I am a software developer contractor for a certain company. This is my second time around with them with the same team. On both my times with the company I have got no feedback on whether they will extend my contract or end it. So the first time with the company when it got near the end I found a new position with a different company. And when I told them that I found a new position they were surprised that I was leaving and then told me they were planning on extending me.

Now on the second time around here I have talked to my manager about a extension or a full time position and he was non-committal on if I would be extended this time. I got a negative vibe about my situation....so I have been looking for a new position. I actually applied for a position in the same company and it happened to be under my manager's team. The recruiter I went through got back to me and said I wasn't able to apply for the position because they were trying to extend my contract. I am not sure if I believe that or not....

I have contacted the agency that I am working with and they have tried to get more details on if I will be extended or not. But they haven't gotten a single response back and it has been over a week.

Does anyone know what I should think about the whole situation? Does this happen alot to other people who are contractors as well?

  • 2
    Possibly a lot of red tape and they just don't know
    – paparazzo
    Nov 4 '16 at 17:17
  • 2
    In many companies, a week is not very much time. Nov 4 '16 at 17:44
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    Can't say how frequently this happens at other companies, but as the manger in this case, I often find myself to be the last to know. I have had my contractors come to me and thank me for extending them, when I wasn't informed that they were extended yet. Typical HR red-tape. Often not a decision in the immediate manager's hands. If they don't want to keep you, you'll be gone. If they want to keep you, someone else gets to decide whether or not the budget is/will be there.
    – cdkMoose
    Nov 4 '16 at 18:17
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    I had a good friend have their contract go unrenewed because her boss was on vacation during the renewal window and had forgotten that he needed to take care of it before he left. By the time he went through all the red tape to get her rehired she had found another job. Uncertainty around end dates is the worst part of contract employment.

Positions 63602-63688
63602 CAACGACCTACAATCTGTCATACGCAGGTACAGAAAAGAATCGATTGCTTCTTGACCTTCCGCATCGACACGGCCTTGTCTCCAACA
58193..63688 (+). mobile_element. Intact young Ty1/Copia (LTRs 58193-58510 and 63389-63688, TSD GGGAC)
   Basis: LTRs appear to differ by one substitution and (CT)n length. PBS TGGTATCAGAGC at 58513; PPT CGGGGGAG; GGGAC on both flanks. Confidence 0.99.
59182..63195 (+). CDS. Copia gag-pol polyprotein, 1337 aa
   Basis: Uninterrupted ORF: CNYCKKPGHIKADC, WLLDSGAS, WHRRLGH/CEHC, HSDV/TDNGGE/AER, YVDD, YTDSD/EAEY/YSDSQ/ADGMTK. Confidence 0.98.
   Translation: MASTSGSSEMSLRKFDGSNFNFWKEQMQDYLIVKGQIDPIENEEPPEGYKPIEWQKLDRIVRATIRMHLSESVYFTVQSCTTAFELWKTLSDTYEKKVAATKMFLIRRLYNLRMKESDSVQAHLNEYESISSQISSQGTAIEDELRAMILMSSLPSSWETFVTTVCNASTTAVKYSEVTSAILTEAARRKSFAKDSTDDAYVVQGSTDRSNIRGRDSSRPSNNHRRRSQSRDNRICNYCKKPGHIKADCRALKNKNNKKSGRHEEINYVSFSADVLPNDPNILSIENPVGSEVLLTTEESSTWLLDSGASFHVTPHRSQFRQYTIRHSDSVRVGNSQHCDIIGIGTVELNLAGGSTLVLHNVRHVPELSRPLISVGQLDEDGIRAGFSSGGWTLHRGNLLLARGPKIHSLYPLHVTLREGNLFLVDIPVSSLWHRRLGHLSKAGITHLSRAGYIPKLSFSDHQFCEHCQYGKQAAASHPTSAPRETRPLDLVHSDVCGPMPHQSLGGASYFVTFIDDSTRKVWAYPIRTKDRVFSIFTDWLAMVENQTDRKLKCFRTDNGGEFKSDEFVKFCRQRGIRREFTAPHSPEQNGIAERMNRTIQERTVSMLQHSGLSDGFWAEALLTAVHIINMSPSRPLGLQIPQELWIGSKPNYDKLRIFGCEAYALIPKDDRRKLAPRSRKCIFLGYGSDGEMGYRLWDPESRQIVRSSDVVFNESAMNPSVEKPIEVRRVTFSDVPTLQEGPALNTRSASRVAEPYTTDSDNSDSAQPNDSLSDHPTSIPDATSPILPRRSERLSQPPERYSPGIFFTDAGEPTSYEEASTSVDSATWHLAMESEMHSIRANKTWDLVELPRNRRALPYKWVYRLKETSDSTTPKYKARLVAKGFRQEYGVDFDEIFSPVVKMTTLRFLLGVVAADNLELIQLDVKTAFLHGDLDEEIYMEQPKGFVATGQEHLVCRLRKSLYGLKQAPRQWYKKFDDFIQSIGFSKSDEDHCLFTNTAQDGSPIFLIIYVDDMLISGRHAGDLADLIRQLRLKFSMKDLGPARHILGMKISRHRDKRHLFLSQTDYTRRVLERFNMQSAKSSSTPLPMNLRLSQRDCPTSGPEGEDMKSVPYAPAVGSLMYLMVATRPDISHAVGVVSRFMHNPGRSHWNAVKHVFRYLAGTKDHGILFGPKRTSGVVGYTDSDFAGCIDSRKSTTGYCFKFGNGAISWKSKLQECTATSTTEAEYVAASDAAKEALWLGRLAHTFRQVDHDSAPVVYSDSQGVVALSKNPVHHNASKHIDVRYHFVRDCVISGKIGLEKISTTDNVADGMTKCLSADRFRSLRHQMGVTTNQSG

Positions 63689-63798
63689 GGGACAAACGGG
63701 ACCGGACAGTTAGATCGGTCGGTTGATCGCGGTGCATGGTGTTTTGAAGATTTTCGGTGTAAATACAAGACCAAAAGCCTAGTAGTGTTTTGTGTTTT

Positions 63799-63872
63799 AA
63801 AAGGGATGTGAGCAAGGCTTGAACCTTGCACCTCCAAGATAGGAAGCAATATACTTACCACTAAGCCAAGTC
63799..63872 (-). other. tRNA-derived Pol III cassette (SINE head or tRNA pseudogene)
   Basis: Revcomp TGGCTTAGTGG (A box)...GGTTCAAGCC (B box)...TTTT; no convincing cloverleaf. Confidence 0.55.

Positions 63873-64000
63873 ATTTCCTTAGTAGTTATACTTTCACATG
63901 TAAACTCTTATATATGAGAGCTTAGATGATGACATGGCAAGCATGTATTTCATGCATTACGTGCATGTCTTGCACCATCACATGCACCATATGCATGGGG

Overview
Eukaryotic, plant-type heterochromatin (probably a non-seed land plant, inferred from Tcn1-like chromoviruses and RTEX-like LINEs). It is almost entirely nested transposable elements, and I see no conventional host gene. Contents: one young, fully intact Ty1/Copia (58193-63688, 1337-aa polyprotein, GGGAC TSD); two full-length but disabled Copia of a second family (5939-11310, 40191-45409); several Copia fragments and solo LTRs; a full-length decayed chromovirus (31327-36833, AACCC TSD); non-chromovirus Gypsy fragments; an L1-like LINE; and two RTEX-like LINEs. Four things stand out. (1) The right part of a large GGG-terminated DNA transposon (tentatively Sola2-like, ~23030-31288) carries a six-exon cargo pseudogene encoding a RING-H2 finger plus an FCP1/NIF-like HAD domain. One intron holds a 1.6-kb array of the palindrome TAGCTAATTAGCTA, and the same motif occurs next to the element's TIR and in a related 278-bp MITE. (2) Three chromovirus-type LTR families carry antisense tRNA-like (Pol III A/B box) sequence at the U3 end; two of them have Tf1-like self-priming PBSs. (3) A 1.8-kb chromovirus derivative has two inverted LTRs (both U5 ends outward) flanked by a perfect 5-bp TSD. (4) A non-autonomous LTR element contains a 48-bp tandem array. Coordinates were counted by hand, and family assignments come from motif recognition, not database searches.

– Myles
    Nov 4 '16 at 19:52
  • Coincidentalluy, my contract ends today. I am still needed, and have been told that the extension is underway. The company loses lots of very good people who just walk away when not extended about a month ahead of expiry. I will keep coming in and invoicing them until they explicitly tell me not to. YMMV Nov 9 '16 at 17:14

If you are a contractor, it is sensible to always operate on the assumption that your contract ends at its end date or even sooner. You should have this assumption regardless of what anyone tells you at the company. I mean, what are they going to say? "You're job isn't secure"? No, they won't tell you that!

So... there is really little to be gained by quizzing management on this. You job is always "secure" (or budget is forthcoming). Until ... suddenly ... it isn't. That means you should practically always be looking for a job, especially as a contractor. Contractors are usually the first to be let go, and not infrequently before the promised (but not contractual) end date. That doesn't mean that you should wave your job search in their face though. Just keep your options sensibly open.


He could have been avoiding commitment if he was trying to get you prolonged but hasn't succeeded yet. Depending on the company culture, it may not be wise for him to tell you that he's trying to prolong you, but cannot decide this alone. I personally prefer company cultures that are more open, but not all of them are comfortable discussing how such decisions are made. It could also be the case that he is trying to prolong your contract but has ran up against opposition in doing so. In this case, it is even more likely that he would not involve you in such a power struggle.

You have complicated things inadvertently by applying to another position under the same manager.


DISCLAIMER: Your mileage may vary

I worked as a software development contractor for several years at the company in which I now have full-time employment. During that entire period, I never got a single piece of feedback, and was constantly worried that my performance wasn't good enough, or that my contract wouldn't be renewed, and was always on the market for new jobs. Talks with my contracting company were always vague, similar to your issues with the extension, and I never believed a word they said.

After two years of contract work, and completely out of nowhere, I was offered a full time position and told I was a really valued member of the team.

I think a lot of companies don't really put a lot of thought into how they treat their contractors, and sometimes no news isn't bad news. I think especially lower-level functional managers think that dealing with the day-to-day management of contractors is "someone else's job". That said, don't discount your instincts. As a contractor, it is a lot better to switch jobs unnecessarily than to be laid off.

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